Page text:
Plastic recycling pushes forward
COLLEGE PARK, Md. — Krisztina Christmon was on track for a career in entomology when two years ago, concern about plastic waste opened a new path.
A doctoral student studying parasites that affect honeybees in the University of Maryland’s College of Agriculture and Natural Resources, Christmon was intrigued by the topic posed in the college’s 2020 AgEnterprise Challenge: Find an alternative use for out-of-service poultry houses in the state and region.
The AgEnterprise Challenge is an initiative of the College of Agriculture and Natural Resources to promote innovation and entrepreneurship in agriculture, natural resources, and environmental sustainability.
Open to the entire university, student groups tackle ag and natural resources specific issues in a competition against their peers.
Christmon’s idea, which won the fall challenge that year, was to use the vacant poultry houses for storage and staging of agricultural plastics as part of a sustainable recycling process.
Single-use plastics in farming, whether it’s bags for feed and grains, wrapping for hay bales or mulch for vegetable rows, have led to great improvements in crop production. Aside from state funded pesticide container recycling programs, there aren’t many options in the region for recycling agricultural plastics after their intended purpose..
“Plastic films and tubing are essential for farming but at the end of the season most of these materials end up in landfills, burnt in the field, or buried in the soil,” Christmon said in winter edition of the college’s Momentum magazine. “The safer alternative would be to recycle them; however the recycling infrastructure of the U.S. is not equipped to handle many farm plastics.”
With the contest’s cash prize and guidance from the National Science Foundation’s ICorp program, Christmon launched Repurpose Farm Plastic LLC, with the commitment to help farmers on the Eastern Shore and beyond reach a viable recycling option for agricultural plastic by 2030.
Benjamin Rickles, a doctoral student in UMD’s Neuroscience and Cognitive Science program, came aboard as the company’s chief technology officer and they also enlisted a team of engineering students to help design and build a prototype machine to mechanically clean the plastic waste to make it more suitable for recycling.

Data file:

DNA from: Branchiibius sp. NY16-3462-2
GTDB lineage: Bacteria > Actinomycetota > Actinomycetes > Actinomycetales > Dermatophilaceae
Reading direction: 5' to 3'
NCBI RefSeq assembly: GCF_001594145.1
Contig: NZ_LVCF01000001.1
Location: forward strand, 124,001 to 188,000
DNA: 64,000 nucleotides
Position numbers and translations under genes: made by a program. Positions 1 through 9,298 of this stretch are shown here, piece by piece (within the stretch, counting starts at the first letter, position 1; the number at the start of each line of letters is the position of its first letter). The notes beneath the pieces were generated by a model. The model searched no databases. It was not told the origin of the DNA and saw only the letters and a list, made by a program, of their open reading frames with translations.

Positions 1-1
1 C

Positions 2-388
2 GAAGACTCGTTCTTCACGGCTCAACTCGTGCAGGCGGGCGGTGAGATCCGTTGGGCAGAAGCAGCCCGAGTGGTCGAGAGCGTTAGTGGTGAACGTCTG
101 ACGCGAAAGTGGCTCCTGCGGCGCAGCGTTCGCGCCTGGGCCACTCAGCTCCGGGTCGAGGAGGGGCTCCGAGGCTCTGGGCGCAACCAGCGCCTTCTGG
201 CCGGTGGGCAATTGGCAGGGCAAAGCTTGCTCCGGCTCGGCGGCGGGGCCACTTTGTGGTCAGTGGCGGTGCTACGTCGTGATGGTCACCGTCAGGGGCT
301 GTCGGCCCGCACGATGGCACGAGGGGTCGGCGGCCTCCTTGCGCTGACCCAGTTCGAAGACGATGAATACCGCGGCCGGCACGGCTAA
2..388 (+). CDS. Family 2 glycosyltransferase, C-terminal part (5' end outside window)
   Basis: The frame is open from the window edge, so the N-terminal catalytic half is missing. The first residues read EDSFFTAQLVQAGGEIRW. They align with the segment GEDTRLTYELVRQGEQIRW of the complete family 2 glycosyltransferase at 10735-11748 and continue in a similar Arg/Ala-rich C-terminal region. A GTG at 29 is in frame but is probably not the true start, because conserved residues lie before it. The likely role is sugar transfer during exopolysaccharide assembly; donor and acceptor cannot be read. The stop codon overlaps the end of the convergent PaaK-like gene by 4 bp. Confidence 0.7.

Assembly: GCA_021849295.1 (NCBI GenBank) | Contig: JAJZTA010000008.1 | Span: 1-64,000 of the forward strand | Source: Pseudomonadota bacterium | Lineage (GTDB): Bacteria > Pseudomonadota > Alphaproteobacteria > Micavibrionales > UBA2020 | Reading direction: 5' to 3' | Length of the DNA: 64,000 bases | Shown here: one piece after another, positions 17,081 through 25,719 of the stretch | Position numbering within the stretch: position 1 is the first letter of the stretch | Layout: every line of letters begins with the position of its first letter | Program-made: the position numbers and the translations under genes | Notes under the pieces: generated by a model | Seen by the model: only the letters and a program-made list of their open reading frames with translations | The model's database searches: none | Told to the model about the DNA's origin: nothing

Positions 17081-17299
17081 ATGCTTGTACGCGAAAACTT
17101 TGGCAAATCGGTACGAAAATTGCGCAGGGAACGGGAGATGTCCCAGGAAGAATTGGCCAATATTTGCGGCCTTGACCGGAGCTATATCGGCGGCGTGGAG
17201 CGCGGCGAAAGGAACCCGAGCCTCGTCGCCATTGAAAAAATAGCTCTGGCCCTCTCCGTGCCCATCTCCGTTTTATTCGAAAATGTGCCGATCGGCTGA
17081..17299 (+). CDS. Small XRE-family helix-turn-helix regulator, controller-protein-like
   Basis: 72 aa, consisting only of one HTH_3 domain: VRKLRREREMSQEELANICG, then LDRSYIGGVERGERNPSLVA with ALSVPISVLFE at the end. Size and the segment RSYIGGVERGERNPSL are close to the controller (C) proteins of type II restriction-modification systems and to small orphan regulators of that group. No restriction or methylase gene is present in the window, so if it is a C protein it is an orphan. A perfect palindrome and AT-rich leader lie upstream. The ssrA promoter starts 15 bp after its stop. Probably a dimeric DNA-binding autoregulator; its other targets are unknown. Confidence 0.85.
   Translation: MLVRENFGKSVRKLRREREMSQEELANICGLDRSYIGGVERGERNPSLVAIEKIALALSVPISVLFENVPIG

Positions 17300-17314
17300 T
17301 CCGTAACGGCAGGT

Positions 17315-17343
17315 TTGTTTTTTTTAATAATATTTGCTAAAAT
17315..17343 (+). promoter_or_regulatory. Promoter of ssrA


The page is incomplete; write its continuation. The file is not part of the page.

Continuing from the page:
With workshop space afforded them at the college’s Wye Research and Education Center, Christmon and her team have been working with several different types of agricultural plastics, including plastic mulch and drip tape, feed bags and bale wrapping.
“It’s a dirty business,” she laughed.
Most recycling methods use some form of washing to clean the plastic and then dry it for recycling, both time consuming and costly steps, she said.
Christmon said her goal is to establish a process without washing that’s scalable for small communities and areas with considerable plastic waste but not enough to justify a traditional facility.
Christmon said according to estimates, Maryland farmers use between 200 and 800 tons of plastics on the farm annually.
Delaware and Virginia also have extensive acreages in plasticulture with large melon and tomato growing areas.
“We hope it could be a solution for other small states and communities,” she said.
She said they expect to have their machine ready for testing next month.
A startup company was something Christmon said she never envisioned in her education and career path. Growing up in Hungary, Christmon earned a graduate degree in the United Kingdom before coming to Maryland for a PhD. She said she’s still committed to her entomology research, but also seeing through on her startup’s vision for plastic recycling.
“I thought I would be a hard-core scientist solving problems with honeybees,” she said. “Something just changed within me. It took me a year but I’m pretty sure this is what I’m supposed to do.”
Along with developing their equipment, Christmon and Rickles have sought feedback from area farmers about their needs in making a recycling process a viable option for them.
So far, Christmon said all the farmers they have talked with a said they would be willing to pay the same for recycling as they’re paying to have it disposed of as trash. That helps set their economic parameters, she said, knowing what they will have to compete with.
She said they are still seeking input from farmers who can contact them through the company’s website, https://repurposefarmplastic.com.